This month has been all about the housing sector here at Impact. First, we looked at the dos and don’ts of social value in housing, sharing our top tips on how housing providers can better demonstrate their value. Then we looked at how providers can begin broadening their impacts to develop more aspirational communities, boosting quality of life, engaging communities, and looking after the environment.
But today, we’re here to tie up all this housing-related content with a look at some commonly asked questions regarding social value in the housing sector.
Let’s jump in!
Why is social value important to social housing?
In its simplest terms, and looking at it on a whole business level, housing’s ties to social value lies in the provision of homes. Putting roofs over people’s heads is one of the ultimate forms of social value. Like we’ve said before, it touches on almost three quarters of the UN’s SDGs, directly or indirectly.
But, in reality, the relationship between housing providers and social value is much more nuanced than that.
Social value is important to housing providers because it helps them to secure the best possible outcomes for their beneficiaries. Comparing the impacts of different services or interventions ensures all future plans and strategies can be their most valuable and effective, while also ensuring all money and resources go as far as possible.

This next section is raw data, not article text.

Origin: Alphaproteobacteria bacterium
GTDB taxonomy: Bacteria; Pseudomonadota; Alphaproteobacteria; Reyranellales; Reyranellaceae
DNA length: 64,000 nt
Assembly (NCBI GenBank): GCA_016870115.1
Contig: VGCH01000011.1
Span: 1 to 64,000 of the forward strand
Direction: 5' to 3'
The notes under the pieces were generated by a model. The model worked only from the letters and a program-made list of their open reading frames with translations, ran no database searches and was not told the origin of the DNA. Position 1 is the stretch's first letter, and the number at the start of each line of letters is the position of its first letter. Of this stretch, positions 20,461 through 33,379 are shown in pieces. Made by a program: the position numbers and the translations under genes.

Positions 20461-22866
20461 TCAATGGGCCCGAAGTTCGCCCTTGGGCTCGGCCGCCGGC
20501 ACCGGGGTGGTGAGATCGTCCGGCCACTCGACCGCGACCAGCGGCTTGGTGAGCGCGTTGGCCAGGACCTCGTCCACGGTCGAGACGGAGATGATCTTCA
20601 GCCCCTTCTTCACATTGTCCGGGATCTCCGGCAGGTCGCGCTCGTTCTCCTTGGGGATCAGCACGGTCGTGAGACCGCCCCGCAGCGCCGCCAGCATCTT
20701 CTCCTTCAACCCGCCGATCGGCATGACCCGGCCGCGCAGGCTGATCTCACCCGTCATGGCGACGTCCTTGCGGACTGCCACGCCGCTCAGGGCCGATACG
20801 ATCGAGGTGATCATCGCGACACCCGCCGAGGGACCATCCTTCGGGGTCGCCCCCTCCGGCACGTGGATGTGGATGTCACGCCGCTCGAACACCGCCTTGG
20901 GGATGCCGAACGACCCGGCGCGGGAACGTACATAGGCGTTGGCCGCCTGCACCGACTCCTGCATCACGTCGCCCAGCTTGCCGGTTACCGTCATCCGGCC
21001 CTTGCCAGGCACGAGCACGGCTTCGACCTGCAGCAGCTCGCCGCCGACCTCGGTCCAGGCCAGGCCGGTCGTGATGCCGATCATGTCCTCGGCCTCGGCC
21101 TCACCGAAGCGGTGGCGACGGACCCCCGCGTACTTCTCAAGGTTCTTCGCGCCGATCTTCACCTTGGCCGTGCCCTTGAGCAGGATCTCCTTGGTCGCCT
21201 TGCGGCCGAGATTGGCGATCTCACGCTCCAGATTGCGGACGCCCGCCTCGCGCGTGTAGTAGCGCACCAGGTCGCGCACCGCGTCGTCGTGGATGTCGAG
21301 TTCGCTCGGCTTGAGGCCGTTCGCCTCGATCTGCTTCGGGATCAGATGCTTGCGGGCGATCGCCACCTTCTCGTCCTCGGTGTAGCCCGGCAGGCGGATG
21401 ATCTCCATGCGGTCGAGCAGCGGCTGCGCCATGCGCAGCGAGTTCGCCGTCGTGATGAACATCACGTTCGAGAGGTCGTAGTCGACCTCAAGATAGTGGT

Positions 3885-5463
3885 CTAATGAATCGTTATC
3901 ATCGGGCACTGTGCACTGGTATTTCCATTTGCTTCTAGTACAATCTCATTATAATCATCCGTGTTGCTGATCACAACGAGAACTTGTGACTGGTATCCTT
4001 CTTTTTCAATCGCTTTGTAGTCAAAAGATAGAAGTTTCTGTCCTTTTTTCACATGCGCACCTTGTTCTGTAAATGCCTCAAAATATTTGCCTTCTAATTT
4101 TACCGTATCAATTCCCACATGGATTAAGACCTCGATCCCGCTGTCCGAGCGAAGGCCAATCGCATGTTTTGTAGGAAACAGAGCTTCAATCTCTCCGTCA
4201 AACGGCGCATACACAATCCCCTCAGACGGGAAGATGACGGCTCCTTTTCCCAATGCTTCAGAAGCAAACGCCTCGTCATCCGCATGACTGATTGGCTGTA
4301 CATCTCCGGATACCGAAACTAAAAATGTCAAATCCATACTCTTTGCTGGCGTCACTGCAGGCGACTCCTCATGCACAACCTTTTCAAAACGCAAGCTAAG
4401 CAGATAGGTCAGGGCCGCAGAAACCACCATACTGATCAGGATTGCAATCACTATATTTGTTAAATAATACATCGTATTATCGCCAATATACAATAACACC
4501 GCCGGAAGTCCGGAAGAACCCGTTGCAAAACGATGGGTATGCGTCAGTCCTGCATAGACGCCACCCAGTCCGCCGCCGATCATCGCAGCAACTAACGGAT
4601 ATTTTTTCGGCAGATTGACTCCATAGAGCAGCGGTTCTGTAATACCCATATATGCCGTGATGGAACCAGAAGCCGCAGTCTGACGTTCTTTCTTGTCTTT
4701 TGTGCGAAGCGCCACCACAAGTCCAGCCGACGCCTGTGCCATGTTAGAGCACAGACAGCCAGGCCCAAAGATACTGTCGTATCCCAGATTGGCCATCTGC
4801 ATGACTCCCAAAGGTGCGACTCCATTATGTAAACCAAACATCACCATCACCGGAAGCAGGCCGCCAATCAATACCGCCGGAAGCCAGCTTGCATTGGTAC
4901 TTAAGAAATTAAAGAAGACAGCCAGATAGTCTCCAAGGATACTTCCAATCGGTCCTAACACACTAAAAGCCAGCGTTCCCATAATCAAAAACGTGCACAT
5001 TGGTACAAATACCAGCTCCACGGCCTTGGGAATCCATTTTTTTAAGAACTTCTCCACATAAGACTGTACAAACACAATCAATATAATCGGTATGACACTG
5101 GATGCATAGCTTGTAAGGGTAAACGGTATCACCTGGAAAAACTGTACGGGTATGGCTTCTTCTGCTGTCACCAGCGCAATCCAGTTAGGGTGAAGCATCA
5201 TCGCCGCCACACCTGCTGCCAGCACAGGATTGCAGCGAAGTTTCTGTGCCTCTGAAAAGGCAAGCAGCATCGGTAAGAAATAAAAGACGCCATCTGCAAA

This is also critical in allowing providers to prove the value of what they’re doing – be that to investors, the government, or the community where they operate. This is critical both in terms of securing more funding and demonstrating good value for money to the Regulator of Social Housing.
Outputs vs. outcomes: which is most important?
Outputs are what you actually do or achieve. For example, putting on a community fitness class, or matching X number of families with new homes.
Outcomes are how your outputs have actually impacted people, the community, or the wider world. What’s the end result?
While it’s important to be measuring both your outputs and outcomes, outcomes should remain the ultimate priority. After all, this is how you monitor the actual value you’re adding to people’s lives.
Do we always have to assign financial values?
When it comes to the success of a housing provider, measuring value for money is a critical component. Before providing funding, people and organisations are going to want to know their money is going to good use.
But, when we lean into financial values too much, we risk compromising on the organisation’s wider social value. For example, axing valuable, effective services simply because they don’t demonstrate as great value for money. We cover this in far greater depth here!
What is a theory of change?
A theory of change is how you can ground your efforts and activities around your intended outcomes. It’s a step-by-step flowchart of how you will achieve what you want to achieve. Here’s an example.